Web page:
Program Start-Up Demands

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When you win a major grant award, a tsunami of demands roars in with the money and all too often your buoyant “we won” high sinks beneath the stress. Project start-up is tough, and careful management is critical. The first step in avoiding mistakes is to fully grasp the importance of this stage in the life of the grant. Experienced administrators know start-up is a make-it or break-it time. Here are a few tips for a full-throttle blast off to a successful grant-funded program.

  • Submit a realistic timeline. The timeline included in the grant proposal should provide adequate time for initial meetings, re-engagement of community partners, setting up offices or other facilities, bringing on new staff members, and other project-specific demands. For example, purchasing, equipping, and staffing a mobile medical clinic will take serious time. Don’t submit a too-tight timeline hoping your enthusiasm will impress the funder. If you fear the realistic timeline looks lethargic, justify it—explain why it’s critical for solid project start-up.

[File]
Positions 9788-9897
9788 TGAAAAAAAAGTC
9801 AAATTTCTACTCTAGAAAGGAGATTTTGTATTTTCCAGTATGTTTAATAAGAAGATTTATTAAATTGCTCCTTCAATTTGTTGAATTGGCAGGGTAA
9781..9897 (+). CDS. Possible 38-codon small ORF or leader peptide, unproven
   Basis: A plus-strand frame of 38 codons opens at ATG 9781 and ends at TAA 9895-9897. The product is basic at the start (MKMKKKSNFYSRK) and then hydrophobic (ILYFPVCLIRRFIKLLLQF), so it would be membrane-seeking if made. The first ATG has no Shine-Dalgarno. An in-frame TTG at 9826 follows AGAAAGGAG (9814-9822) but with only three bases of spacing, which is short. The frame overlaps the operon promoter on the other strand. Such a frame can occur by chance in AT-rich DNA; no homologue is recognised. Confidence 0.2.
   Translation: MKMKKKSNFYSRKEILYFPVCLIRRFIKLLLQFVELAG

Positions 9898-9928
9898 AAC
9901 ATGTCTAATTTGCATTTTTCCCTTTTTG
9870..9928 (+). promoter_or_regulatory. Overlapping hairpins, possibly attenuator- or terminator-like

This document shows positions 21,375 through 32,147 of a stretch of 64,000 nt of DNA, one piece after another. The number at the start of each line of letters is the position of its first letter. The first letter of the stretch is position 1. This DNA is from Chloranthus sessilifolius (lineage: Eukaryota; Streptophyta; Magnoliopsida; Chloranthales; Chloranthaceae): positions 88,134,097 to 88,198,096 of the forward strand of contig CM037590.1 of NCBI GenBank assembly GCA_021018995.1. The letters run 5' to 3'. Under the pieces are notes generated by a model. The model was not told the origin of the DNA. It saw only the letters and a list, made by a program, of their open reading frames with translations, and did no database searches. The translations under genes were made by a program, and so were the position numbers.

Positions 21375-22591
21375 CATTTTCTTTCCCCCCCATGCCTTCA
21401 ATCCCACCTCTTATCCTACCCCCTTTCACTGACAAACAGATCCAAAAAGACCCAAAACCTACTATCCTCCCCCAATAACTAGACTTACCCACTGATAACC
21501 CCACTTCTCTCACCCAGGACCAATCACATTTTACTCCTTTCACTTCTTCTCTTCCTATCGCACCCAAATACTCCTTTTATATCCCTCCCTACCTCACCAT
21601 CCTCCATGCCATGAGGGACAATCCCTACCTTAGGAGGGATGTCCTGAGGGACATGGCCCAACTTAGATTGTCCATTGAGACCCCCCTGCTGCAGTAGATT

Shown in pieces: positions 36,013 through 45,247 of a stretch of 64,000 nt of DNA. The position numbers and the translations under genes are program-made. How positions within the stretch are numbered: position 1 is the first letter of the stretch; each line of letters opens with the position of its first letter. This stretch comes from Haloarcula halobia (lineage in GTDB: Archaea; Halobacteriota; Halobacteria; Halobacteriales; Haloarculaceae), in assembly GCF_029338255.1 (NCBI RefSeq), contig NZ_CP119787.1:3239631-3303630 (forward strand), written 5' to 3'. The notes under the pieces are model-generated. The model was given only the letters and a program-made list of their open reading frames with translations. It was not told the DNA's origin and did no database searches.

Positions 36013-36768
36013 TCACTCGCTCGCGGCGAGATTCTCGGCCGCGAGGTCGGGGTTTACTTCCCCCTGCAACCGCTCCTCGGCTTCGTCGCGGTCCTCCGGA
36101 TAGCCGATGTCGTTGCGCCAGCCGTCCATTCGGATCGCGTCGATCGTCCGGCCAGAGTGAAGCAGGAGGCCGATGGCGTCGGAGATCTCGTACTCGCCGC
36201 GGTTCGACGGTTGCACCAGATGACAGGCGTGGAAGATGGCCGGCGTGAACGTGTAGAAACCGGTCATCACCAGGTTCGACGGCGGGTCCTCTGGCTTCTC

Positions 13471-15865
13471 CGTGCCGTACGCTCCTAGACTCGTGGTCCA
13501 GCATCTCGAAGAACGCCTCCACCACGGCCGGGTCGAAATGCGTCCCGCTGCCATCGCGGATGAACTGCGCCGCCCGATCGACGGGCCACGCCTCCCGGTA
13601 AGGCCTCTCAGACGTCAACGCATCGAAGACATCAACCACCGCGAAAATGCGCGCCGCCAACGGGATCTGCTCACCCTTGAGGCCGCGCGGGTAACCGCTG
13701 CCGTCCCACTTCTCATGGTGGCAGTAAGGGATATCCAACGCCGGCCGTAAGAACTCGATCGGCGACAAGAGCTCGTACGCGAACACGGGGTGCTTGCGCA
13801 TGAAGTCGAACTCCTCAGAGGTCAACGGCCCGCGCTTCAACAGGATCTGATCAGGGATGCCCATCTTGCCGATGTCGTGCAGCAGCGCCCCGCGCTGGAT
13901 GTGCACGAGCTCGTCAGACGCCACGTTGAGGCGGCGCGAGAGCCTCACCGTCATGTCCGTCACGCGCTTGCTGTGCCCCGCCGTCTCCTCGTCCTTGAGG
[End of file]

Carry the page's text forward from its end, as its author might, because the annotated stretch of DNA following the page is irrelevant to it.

• Establish systems. Some of the most crucial start-up tasks are overlooked or delayed because they aren’t included in someone’s job description or aren’t required by policies and procedures. If you’ll be hiring a new program manager, immediately appoint an interim leader to spearhead the effort until the new manager is on board. Identify the crucial tasks then systematize them—create checklists and establish policies.
  • Re-read the grant proposal. When your organization accepts a grant award, it is bound to deliver what the proposal promised. But the time between submitting a request and receiving an award can be significant. All too often a grant award produces a flurry of activity based on staff members’ lingering memories of the program plan. Then, once start-up pressure has subsided and the first report is due, it turns out that some parts of the program plan haven’t been put into place. The first step for successful start-up is to study the original grant proposal, and to make sure that all staff members who will be involved do the same.

The well-managed start-up of a grant-funded program lays a solid foundation for success. When you win a grant award, celebrate the achievement. Enjoy the feel-good moment. But quickly get down to the serious business of starting the program off right.


— Barbara Floersch, Chief of Training & Curriculum


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